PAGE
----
I am starting to reach out to others again, wanting to hangout and the shame I carry is powerful. I sometimes wonder why me, what will life look like in the future, how will I pay my bills, where will I live, or what will I eat. Today, when I go to the store it is often overwhelming, there are too many people and options of soups, making up my mind is difficult, and comparing items is even worse.

I spent 9 months working with Harborview’s TBI clinic, and with other providers to get me to this place of being able to write this without thinking it was whining, to have notes and schedules in place to support me, and to pace my life in a way based on how my mind/body/spirit feels, rather than I can do all this, I am superman.

Yes, some days I feel very sad, a few days, very MAD, and some days I have pity parties galore. Then I put on my big boy pants and think of the things I am grateful for, think of what can I do right now, what do I need right now, often, that is just be, be amazed at the beauty of the world, the breathe of life, the love available inside of me, that I can share.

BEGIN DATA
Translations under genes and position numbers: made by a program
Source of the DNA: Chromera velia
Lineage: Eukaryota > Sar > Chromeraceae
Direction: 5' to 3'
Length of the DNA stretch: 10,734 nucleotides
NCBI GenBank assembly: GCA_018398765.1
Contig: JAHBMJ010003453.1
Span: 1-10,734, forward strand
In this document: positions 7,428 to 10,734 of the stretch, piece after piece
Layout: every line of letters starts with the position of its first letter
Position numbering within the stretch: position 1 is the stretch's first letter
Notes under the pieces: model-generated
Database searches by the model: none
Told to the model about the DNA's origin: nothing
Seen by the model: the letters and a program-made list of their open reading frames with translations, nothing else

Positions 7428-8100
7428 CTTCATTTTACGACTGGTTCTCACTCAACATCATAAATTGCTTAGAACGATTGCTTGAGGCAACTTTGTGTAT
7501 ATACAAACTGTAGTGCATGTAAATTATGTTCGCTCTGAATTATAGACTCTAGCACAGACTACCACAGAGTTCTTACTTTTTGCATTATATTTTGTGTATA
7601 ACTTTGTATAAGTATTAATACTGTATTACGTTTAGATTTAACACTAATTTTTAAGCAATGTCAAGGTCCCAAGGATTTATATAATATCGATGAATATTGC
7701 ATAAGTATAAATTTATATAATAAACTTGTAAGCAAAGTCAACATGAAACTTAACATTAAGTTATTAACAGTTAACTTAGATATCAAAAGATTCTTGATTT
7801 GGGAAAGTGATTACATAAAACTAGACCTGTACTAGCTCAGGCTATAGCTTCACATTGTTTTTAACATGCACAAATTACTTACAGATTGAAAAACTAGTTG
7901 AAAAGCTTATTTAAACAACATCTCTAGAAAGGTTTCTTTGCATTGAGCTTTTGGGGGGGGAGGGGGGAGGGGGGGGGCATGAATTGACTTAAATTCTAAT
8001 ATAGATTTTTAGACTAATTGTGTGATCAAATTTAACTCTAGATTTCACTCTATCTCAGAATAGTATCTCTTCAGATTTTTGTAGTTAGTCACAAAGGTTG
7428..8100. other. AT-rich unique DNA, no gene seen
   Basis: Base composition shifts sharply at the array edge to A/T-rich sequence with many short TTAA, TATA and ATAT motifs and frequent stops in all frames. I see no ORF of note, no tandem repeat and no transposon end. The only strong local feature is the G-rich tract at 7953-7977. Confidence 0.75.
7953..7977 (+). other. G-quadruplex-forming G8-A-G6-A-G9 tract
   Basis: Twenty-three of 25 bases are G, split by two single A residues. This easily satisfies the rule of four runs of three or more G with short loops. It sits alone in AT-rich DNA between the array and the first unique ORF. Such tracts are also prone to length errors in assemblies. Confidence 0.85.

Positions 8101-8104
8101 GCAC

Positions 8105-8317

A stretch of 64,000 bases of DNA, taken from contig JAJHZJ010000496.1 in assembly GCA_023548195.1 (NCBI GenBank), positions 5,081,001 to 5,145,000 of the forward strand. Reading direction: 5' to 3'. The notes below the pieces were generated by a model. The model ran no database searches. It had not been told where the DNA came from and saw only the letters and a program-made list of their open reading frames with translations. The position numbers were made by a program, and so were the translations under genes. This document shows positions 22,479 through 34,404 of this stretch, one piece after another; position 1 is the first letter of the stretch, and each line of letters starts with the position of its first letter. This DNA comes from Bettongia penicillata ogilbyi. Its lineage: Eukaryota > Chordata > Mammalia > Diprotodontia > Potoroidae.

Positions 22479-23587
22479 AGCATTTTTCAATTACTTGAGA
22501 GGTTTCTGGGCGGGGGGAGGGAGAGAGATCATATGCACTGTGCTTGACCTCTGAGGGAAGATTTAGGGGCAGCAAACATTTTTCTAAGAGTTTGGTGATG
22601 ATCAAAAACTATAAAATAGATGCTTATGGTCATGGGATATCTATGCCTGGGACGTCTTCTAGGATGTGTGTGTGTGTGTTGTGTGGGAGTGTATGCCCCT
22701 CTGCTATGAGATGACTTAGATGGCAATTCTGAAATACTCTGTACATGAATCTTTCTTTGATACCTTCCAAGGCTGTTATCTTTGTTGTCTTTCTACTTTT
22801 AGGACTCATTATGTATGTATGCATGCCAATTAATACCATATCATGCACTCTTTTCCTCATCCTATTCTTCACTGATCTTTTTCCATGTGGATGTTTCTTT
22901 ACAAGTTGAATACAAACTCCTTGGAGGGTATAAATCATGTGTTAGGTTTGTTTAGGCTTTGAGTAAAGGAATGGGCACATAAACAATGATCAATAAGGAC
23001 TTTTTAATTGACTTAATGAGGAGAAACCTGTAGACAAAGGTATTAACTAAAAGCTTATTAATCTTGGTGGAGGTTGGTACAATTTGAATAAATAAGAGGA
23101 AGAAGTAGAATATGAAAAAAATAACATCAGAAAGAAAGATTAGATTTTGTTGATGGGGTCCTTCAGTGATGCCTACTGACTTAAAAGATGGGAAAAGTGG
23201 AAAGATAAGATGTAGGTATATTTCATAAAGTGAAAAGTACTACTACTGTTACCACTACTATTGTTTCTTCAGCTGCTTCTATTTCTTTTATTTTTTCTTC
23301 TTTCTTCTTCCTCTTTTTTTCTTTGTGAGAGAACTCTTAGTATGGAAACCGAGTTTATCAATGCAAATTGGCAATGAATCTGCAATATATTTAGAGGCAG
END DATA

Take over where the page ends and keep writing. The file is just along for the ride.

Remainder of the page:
Here is my favorite TBI difficulty. I think I am hungry, so I either make lunch and eat it, or I put the food in the pot and forget to turn on the burner and wonder in hour or so, why am I so hungry, or I make lunch, then think, I am hungry, so I go make another lunch, and then I think, I am hungry, so I make a third lunch. Makes sense to me…. That has only happened a few times, but it is funny to me when I realize what I have done.”

Respectully,

Wayne D. Carter

Wayne, thank you for sharing your story with us.  You have always been an inspiration and a role model and you continue to be.  Karuna

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18 thoughts on “Living With Traumatic Brain Injury

  1. What an amazingly uplifting story to read today. Such a great story of living with what is instead of the story of what it should be.

    Thank you Wayne for sharing and to you Karuna for offering it on your blog.

    Liked by 1 person